Doctor. Tuberculosis pioneer. Best-selling author. Convert to Catholicism. Enemy of eugenics, and eugenicists.
This article has been written as part of a series in the lead up to the Centenary of Dr Sutherland’s speech Consumption: Its Cause and Cure and in which aspects of the speech are explained. The first answers the question: “What was Consumption”?
Consumption was caused by the tubercle bacillus. Under a microscope, it appeared as “short, slender, straight, or slightly curved rods with rounded ends”. It was very small: “placed end to end, twenty-four thousand would measure an inch [2.54 centimetres], and four hundred millions could lie side by side on the surface of a postage stamp”. (Sutherland, 1936, p. 133)
But despite its small size, the tubercle bacillus caused “gigantic evil”. (Sutherland, 1936, p. 133) In 1911, it killed 50,000 people in Britain each year, or 11 percent of the total death rate. A further 150,000 people were disabled and 500,000 infected. It was the direct cause of 9 percent of the pauperism in England and Wales. (Sutherland, 1911)
The suffering the disease caused was intensified by whom and when it struck. According to E.B. Smith:
“…it prodigally disabled and killed men and women at all ages and especially at the peak of their early maturity between 15 and 35. In its various manifestations it was a major destroyer of young life. Tuberculosis wrecked hopes, broke courtships, crushed breadwinners as they neared their maximum earning capacity and bereaved young families.”
The manifestations of the disease differed so widely that it was not clear to doctors that they were dealing with a single organism.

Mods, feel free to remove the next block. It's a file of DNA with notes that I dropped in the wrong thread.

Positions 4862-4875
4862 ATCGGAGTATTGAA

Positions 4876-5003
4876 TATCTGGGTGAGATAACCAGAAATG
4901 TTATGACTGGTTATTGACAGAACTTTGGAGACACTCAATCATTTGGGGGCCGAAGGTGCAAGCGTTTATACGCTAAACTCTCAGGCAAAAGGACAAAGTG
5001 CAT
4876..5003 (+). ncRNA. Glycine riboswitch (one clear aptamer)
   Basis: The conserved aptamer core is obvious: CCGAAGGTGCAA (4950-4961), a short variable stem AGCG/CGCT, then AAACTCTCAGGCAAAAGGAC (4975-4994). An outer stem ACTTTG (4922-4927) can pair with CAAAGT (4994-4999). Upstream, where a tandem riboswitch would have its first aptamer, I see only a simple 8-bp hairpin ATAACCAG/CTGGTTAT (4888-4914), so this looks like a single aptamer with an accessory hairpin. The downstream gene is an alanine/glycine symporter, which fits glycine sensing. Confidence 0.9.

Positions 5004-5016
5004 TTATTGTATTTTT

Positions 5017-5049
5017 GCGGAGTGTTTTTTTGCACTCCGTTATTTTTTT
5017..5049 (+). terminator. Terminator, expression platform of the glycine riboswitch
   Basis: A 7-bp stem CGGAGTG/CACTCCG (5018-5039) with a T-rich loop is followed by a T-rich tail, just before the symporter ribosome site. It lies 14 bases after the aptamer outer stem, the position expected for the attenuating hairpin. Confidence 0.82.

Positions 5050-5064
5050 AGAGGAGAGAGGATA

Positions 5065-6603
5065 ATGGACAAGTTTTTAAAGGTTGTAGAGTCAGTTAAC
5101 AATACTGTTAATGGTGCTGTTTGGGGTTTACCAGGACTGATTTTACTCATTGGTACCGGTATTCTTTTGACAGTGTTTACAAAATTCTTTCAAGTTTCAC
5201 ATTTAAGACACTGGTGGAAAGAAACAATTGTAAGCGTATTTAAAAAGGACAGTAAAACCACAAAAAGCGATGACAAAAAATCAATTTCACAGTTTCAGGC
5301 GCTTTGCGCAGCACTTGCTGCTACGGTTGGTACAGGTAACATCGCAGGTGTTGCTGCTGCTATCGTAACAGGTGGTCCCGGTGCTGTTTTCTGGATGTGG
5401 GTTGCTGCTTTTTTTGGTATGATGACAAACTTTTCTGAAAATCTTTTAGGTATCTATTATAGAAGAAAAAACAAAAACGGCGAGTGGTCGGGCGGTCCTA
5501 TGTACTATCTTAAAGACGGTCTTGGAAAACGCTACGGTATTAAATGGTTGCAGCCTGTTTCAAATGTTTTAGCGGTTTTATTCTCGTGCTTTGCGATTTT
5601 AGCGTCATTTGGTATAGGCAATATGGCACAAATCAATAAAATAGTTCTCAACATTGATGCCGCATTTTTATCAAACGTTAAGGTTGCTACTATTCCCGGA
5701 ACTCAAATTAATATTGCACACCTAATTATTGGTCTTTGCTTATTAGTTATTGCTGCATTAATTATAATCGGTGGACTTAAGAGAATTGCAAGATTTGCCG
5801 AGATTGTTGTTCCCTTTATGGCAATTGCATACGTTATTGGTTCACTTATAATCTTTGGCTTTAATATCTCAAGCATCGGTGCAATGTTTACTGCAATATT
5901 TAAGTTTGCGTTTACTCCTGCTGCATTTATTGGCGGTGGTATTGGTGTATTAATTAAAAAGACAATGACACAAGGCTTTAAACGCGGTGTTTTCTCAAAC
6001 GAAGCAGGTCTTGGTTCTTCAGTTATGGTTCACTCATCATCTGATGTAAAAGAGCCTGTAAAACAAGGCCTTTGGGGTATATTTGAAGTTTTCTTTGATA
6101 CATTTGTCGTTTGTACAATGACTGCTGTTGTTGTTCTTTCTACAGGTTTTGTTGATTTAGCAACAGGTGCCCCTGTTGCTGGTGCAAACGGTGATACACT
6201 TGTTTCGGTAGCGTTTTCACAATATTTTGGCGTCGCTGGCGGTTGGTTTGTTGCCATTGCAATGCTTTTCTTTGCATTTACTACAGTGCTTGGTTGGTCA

In the lungs, it was referred to as consumption “since the body seems to be consumed from within.” Symptoms included: “a chronic, hacking cough, often mixed with blood; night sweats and fever; and progressive loss of weight”. It was accompanied by the “the stinking breath of the consumptive and ‘the odour of rotting flesh”. (Evans, 2012)
Other names were the “wasting disease”, “decline”, “phthisis”, “delicacy of the lungs”, “graveyard cough” and “lung weakness”. (Smith, 1988)
Sometimes the bacillus caused the “inflammation and degeneration of the lymph nodes at the sides of the neck with ulceration of the surface skin”, known as “scrofula” or the “King’s Evil” (so-called because it was believed that the touch of the King would cure the condition). (Smith, 1988)
The “inflammation and degeneration of the abdominal lymph nodes”, known as “Tabes Mesenterica”, tended to afflict infants and children. Lupus vulgaris was the “infection of the skin” shown “as brownish nodules in the inner layers of the skin with ulceration at the surface, especially of the soft facial tissues”. (Smith, 1988)
In the brain it became tubercular meningitis which was “acute and fatal”. (Smith, 1988)
Or it would become “tubercular caries of the vertebrae” evidenced by the “spidery figures” and “spindly legs” or a “hunchback”. “Most of these afflictions were chronic, painful, debilitating, some were disfiguring, and all could kill. None could be certainly cured.” (Smith, 1988)
The cause of the disease was mysterious. As with all diseases, knowledge of the cause is essential, because without this knowledge, you cannot start to prevent and cure the disease. The debate over whether the disease was caused by the inherent heredity of the sufferer, or caused by an external infective agent, had continued for the previous 1,700 years.
Perhaps the best-known depiction of the disease is The Scream by Edvard Munch (1863-1944). Munch created the picture the year after his wife and mother died from tuberculosis, and the wasting, emaciated figure depicted the physical and metaphysical aspects of the disease. (Evans, 2012)
Evans, R. J., 2012. The White Plague. London, The Gresham Institute.
Smith, F., 1988. The Retreat of Tuberculosis 1850-1950. London New York Sydney: Croom Helm.
Sutherland, H., 1911. The Extent of the Disease. In: Dr. H. Sutherland, ed. The Control and Eradication of Tuberculosis: A Series of International Studies by Many Authors. Edinburgh and London: William Green and Sons Medical Publishers.